Plastic surgeons are enjoying a December bump in business as more men and women get work done during their time off.
It’s the most wonderful time of the year for plastic surgeons.
Several doctors told Moneyish that patients have been lining up to get work done now that many of them are done working ahead of Christmas and New Year’s.
“It’s crazy – I’m going from 7 a.m. to 7 p.m.,” Dr. Melissa Doft, who runs a Park Avenue plastic surgery practice in Manhattan, told Moneyish. “We’re doing four times as many as procedures, starting from late October through the end of the year.”
She credits the holiday rush on a few different factors: Students who have a few weeks off between semesters to allow nose jobs (around $15,000) and breast reductions (around $4,000 to $17,000) to heal; men and women in their 40s and 50s getting facelifts (up to $25,000), liposuction (around $2,000) and tummy tucks (around $15,000) done while they’re out of the office – and ahead of the summer wedding season; as well as the hibernating nature of winter weather, when people can hide their bruises under layers, and they’re naturally staying out of the sun, which lead to worse scarring or pigmentation after surgery or fillers ($800 to $1,500). Plus, if a procedure (like a breast reduction) is covered by insurance because it treats a medical condition, many patients who’ve met their 2017 deductibles are racing to get their “free” surgeries done before everything resets in the New Year.
Upper East Side surgeon Dr. Elie Levine also noted that he gets a lot of “mommy makeovers” this time of year (typically breast lifts and tummy tucks) because, “their partners may also be off work and around more to help out with the children while they are recovering.”
And many like Christine Poli, 53, from Manhattan are getting in the holiday spirit and treating themselves. Dr. Doft performed a breast reduction on her (from a 38DD to a 36B) last week to ease her back pain and to feel more comfortable during workouts. But Poli also opted to add on a little lipo around her stomach and some face contouring through fillers.
“I have two kids in their mid- to late-20s that I’m putting through school, and I decided that this was a holiday gift for me,” Poli, a personal assistant, told Moneyish. “I could care less about getting jewelry. I want to defy the aging process. This is the best gift because I am going to enjoy this for years to come. I feel incredible.”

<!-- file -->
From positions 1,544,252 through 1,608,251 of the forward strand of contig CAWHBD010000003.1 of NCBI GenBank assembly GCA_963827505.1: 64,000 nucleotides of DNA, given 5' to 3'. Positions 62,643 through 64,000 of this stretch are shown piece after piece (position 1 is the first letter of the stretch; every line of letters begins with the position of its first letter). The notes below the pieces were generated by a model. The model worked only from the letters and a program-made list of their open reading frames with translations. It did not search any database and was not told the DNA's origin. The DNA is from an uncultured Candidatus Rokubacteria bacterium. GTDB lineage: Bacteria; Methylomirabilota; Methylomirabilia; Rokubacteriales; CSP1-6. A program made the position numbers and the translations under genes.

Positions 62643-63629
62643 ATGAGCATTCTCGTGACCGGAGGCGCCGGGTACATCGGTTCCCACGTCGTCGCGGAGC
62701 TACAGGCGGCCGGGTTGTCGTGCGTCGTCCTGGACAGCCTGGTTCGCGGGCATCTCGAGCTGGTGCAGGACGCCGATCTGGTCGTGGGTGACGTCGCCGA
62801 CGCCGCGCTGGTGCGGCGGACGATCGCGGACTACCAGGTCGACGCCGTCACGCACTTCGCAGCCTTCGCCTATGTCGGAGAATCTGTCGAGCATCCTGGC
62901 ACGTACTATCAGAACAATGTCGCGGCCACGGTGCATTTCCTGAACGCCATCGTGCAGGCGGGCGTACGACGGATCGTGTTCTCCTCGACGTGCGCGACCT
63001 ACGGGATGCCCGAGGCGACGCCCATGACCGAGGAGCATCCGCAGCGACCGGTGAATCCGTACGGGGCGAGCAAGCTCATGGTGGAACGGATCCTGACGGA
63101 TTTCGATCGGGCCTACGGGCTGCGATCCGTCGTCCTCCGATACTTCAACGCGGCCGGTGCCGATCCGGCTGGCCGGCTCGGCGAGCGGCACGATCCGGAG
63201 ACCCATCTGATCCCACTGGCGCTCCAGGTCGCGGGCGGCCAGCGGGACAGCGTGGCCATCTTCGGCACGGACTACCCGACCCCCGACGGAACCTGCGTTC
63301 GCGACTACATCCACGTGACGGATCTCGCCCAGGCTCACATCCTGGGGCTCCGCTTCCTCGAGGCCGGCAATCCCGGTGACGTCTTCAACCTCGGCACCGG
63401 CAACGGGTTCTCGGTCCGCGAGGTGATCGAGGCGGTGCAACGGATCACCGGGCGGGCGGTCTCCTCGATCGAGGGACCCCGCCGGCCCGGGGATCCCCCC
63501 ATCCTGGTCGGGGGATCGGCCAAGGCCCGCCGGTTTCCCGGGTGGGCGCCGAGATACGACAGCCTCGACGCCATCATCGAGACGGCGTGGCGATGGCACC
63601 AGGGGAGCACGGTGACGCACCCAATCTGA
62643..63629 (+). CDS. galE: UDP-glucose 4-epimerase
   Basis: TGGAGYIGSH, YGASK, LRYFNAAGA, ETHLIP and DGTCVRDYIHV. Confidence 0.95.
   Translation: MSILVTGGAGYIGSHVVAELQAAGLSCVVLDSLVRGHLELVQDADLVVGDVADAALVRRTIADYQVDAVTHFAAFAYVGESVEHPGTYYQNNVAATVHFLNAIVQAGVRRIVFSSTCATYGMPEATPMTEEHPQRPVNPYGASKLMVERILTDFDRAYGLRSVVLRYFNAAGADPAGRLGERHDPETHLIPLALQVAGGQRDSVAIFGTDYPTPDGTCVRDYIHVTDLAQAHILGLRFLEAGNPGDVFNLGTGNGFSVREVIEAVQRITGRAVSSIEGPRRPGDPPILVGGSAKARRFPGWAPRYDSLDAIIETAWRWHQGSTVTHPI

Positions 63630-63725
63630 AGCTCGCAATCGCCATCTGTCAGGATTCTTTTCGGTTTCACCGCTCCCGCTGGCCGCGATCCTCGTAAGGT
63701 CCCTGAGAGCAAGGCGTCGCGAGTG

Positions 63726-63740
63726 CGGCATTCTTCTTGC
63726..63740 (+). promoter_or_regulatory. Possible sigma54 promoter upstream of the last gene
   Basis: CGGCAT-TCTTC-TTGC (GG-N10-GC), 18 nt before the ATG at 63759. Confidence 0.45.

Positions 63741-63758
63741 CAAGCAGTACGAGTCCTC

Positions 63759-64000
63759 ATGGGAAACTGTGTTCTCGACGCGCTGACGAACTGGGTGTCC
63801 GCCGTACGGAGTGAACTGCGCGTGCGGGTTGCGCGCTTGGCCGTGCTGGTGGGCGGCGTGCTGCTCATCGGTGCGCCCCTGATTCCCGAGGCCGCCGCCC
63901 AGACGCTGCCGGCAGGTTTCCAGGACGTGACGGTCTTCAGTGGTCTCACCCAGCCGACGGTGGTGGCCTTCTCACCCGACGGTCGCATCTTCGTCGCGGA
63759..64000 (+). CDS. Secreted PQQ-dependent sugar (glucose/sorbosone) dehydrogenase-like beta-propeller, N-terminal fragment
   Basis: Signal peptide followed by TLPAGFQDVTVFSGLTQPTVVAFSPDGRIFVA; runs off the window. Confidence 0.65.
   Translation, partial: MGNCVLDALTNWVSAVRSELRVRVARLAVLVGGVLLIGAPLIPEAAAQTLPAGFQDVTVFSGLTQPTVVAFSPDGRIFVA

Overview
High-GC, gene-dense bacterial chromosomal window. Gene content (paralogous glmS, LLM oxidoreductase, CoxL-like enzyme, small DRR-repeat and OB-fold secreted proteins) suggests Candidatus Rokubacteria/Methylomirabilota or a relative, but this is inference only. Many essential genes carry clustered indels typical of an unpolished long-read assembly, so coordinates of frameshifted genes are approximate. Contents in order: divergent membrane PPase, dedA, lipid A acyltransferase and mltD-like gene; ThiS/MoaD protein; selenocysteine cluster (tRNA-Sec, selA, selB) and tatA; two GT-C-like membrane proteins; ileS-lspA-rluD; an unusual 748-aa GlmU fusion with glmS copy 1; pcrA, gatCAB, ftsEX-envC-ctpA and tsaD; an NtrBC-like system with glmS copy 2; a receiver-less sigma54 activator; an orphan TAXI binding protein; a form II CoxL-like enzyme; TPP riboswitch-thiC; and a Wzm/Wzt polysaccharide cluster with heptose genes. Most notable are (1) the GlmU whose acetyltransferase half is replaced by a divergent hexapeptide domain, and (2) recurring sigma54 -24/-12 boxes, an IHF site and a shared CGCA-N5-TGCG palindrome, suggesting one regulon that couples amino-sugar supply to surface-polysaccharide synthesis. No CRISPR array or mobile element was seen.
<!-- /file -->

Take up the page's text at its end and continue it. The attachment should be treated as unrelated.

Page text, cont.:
Carolina, who asked to withhold her last name, put off getting her long-awaited breast augmentation with Beverly Hills cosmetic surgeon Dr. Rady Rahban for several months until December brought her year-end bonus and the time off that she needed to cover the surgery and recovery period.
“This is one of the best things I’ve ever done. I’m super, super happy,” the 27-year-old designer told Moneyish. “It’s definitely given me more confidence, and I like myself more everytime I look in the mirror. I’m going to visit my family in Spain for New Year’s, and I am definitely going to enjoy shopping for the trip more now.”
Plastic surgery is big business year-round. People spent more than $16 billion on 17.1 million cosmetic procedures last year – a 3% increase on the number of jabs, lifts and tucks over the year before, according to the American Society of Plastic Surgeons.
And it’s become an increasingly popular gift. More than a quarter (27%) of surveyed women – and even 1 in 5 men – said they would want to receive a cosmetic plastic surgery procedure as a present this year. And the procedures gifted most often are liposuction (17%), tummy tucks (11%), facelifts (11%) and Botox/fillers (11%), in line with what surgeons told Moneyish they are seeing on their patients’ holiday wish lists.
“It’s like our normal practice but on steroids,” said Dr. Rahban, likening the December surge to “tax season for a CPA.”
But if you’re considering giving someone the gift of lipo or Botox, keep these tips from the American Society of Plastic Surgeons in mind:
- Don’t suggest a procedure that the recipient has never mentioned. (Or else brace yourself for, “So you’re saying I look old/fat/ugly?”)
- Never secretly arrange surgery for someone else. Your loved one must have a consultation with the board-certified plastic surgeon of her or his choice. So present them with a consult, plus a promise to pay for the procedure if both the patient and surgeon agree it is appropriate.
- If you really want to have a present ready, pre-paying for a treatment your loved one gets regularly, like Botox injections or a chemical peel, can be a great choice.
- The gift of plastic surgery doesn’t end with surgery. You also need to be a great caregiver – both physically and emotionally – during the recovery period, which can take weeks or sometimes months.
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